I’m going to tell you how to do keyword research quickly.
“What?” You say. “Quick keyword research? Is that kind of thing even possible? Or legal?”
Legal? Who knows.
Since I’m no lawyer (and the world is better off for it) I can only address the possibility of doing quick keyword research. Now, normally, keyword research is a long and in-depth process. And, unfortunately, there is just no getting around that.
But what you can do is break keyword research down into chunks.
Let’s use an analogy. Keyword research is typically like mowing your lawn. You can do your lawn in chunks, but what is left undone still needs to be done. If not today, then tomorrow or the next day.
That doesn’t sound like a good strategy, but it is. Here’s why: You’re not dealing with a small lawn here. In fact, when it comes to keyword research, your lawn isn’t just your lawn but it’s every lawn in a 100-mile radius. Of course, you can’t do all that mowing in a single day, so what do you do? You break it into chunks. You’ll do some lawns on Monday, some on Tuesday, some on Wednesday, and so on.
When you break your keyword research into chunks, you’re merely focusing on an area of keyword research that you can use at any given moment. Obviously, you can’t optimize your site for every keyword in a night, so you don’t need to do all your keyword research in one night either.
Keyword Research Phases
Keyword research should be broken down into phases. If you try to do it all at once, you’ll get buried in work with no time to utilize the research you’ve just done. Instead, do a phase of research and use it before you move on to the next phase. It works a little something like this:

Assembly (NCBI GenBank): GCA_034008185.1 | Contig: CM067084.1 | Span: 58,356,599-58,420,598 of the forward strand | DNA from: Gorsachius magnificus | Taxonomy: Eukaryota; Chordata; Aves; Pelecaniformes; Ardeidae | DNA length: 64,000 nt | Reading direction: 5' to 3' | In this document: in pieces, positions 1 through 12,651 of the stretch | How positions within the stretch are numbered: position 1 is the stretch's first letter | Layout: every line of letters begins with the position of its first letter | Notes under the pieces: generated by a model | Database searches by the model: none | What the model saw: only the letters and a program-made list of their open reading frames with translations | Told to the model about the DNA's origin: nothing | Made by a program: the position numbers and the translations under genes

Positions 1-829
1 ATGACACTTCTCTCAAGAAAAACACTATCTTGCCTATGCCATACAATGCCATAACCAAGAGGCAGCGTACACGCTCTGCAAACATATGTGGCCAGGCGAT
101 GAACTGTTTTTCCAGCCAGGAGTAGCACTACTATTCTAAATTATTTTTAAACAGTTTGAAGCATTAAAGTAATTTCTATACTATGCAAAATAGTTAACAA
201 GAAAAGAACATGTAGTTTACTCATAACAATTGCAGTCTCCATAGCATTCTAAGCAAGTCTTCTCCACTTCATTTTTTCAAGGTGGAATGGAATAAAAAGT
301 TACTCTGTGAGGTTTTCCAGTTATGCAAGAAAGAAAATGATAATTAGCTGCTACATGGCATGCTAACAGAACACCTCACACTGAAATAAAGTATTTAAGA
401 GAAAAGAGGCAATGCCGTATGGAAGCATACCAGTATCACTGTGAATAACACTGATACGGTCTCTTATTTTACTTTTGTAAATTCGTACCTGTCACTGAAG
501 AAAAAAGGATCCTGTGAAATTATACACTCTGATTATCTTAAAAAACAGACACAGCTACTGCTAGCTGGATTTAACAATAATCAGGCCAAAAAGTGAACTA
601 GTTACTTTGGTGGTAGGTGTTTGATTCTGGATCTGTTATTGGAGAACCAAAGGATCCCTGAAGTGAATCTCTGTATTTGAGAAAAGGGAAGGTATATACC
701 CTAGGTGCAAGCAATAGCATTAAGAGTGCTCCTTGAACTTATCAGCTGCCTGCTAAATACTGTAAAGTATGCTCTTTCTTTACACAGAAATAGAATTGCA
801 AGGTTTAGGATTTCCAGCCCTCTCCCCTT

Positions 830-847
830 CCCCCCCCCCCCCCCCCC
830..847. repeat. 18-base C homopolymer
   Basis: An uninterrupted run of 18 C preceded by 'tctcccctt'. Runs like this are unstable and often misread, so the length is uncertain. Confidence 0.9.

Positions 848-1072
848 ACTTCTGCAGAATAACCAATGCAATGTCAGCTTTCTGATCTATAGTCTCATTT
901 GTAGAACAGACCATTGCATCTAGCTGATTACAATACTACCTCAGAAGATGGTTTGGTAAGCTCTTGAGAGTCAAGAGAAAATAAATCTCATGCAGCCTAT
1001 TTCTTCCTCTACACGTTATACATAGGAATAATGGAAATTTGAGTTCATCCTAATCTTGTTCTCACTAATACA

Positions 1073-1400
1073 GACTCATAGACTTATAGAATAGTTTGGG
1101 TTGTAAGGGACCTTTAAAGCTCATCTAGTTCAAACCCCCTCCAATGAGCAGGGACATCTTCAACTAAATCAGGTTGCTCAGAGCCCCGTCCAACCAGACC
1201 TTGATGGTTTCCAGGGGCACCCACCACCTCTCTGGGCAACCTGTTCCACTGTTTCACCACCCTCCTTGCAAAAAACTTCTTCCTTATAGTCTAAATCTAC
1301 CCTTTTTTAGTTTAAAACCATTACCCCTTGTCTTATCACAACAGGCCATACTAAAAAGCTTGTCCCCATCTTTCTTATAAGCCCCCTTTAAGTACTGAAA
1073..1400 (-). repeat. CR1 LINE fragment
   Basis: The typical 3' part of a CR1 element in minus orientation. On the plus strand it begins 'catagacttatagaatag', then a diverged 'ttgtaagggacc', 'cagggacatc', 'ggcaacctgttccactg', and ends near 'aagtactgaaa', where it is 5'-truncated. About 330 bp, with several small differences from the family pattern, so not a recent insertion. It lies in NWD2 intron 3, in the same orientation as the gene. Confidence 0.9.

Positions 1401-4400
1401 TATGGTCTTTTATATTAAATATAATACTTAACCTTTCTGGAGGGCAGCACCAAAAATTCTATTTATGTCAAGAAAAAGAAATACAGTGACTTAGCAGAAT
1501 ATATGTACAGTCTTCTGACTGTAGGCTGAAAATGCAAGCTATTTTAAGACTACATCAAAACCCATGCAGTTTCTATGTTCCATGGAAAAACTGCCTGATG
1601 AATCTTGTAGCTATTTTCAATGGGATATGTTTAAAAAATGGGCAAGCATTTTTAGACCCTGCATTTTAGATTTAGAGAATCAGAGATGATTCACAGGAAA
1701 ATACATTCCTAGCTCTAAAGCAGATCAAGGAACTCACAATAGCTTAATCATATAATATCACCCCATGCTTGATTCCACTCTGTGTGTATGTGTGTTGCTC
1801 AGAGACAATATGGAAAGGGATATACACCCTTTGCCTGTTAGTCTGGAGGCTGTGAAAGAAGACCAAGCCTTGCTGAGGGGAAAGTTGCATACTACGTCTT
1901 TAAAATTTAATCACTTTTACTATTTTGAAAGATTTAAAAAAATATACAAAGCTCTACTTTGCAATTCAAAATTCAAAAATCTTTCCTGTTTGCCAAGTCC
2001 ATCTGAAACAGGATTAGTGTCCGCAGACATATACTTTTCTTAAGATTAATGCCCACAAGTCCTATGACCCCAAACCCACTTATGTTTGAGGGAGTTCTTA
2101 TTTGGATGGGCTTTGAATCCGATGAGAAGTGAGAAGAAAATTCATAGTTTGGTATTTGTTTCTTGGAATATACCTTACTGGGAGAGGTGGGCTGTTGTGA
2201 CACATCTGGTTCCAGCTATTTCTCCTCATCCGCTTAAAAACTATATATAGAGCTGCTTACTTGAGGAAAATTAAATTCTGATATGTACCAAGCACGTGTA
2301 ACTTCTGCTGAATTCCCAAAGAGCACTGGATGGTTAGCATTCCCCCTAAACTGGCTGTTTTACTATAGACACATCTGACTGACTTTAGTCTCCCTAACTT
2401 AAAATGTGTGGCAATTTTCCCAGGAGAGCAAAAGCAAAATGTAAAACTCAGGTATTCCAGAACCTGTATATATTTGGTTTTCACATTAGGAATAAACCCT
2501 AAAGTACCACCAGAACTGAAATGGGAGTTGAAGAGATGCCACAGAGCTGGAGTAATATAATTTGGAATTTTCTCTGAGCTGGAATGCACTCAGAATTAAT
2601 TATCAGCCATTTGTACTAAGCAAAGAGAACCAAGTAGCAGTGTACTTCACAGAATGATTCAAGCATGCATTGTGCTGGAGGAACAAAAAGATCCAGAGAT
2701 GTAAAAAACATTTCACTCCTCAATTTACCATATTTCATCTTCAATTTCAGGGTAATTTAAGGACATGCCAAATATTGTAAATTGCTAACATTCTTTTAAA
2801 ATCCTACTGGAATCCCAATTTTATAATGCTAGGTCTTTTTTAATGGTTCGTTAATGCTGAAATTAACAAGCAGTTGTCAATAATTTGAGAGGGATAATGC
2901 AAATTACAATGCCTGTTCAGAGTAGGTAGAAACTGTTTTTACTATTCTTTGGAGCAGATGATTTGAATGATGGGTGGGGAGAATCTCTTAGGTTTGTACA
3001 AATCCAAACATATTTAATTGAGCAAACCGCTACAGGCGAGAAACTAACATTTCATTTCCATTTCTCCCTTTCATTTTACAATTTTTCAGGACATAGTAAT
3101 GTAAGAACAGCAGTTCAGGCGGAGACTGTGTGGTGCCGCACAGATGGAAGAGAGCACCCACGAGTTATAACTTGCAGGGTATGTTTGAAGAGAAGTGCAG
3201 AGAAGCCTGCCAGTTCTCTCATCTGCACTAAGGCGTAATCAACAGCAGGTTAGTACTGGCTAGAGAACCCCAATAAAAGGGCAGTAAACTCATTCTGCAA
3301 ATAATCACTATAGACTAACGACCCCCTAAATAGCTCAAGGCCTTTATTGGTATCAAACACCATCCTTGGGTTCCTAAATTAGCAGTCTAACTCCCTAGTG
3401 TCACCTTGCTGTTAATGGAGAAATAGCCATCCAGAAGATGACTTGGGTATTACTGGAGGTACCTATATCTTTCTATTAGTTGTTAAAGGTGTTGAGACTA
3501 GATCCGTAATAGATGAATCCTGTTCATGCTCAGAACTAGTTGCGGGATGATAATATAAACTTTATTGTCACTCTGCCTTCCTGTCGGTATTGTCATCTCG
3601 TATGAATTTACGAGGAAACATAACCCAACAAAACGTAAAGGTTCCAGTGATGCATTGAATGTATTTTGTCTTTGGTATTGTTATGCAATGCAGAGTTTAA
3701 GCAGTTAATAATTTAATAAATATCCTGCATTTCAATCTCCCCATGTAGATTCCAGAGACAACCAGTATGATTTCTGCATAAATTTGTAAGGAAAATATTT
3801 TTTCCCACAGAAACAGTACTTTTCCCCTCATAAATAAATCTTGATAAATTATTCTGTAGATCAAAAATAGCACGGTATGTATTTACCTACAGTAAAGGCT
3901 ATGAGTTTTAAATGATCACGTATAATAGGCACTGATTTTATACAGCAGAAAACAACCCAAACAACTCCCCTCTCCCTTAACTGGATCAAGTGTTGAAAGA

Core Terms: Start with the broad topics covered by your site. The goal is to not get too granular but to hit on the high-level areas that you service. Pick out the unique ways people search for what you offer, minus all of the qualifiers. For example:
- Good: snow pants, winter jackets, mittens, snowmobile gear, etc.
- No Good: fur hooded ski jacket, red parka jacket, waterproof long jacket, etc.
It’s not that those ‘no good’ keywords are not valuable to your site, they just aren’t valuable to you right now.
These topics provide you with ideas for content that your site needs. Maybe you already have some good content that fits these topics, or maybe you’ll find that you need some new content to target as wide of a (targeted) audience as possible. Use this research to map out your content strategy for both your main site and your blog.
Targeted Phrases: Once you have your content strategy, you can start diving into further keyword research for each page of content you plan to create. This is where the ‘no good’ phrases from phase one become gold nuggets of value. Researching each core term/topic can produce hundreds of phrases related to that topic. It can also produce dozens of new topic ideas.
It’s generally a good idea to only do targeted phrase research for one core term at a time. Take the information you receive and spend time creating and optimizing content until all of the valuable keywords you discovered are utilized. Only then should you move on to the next one.
Depending on how many topics you have, the targeted phrase research can go on almost indefinitely. There is always another lawn to mow. But if you do one at a time, you can actually get a chance to use the lawn you just mowed, or in this case, the keywords you just researched.
If you do all your research at once, by the time you get to optimizing, things may have changed and you’ll have to freshen up the research before you got a chance to use it. While it’s always a good idea to revisit your keyword research and optimization from time to time, you save yourself a lot of hassle if those revisits come after you’ve had a chance to get some value from your work.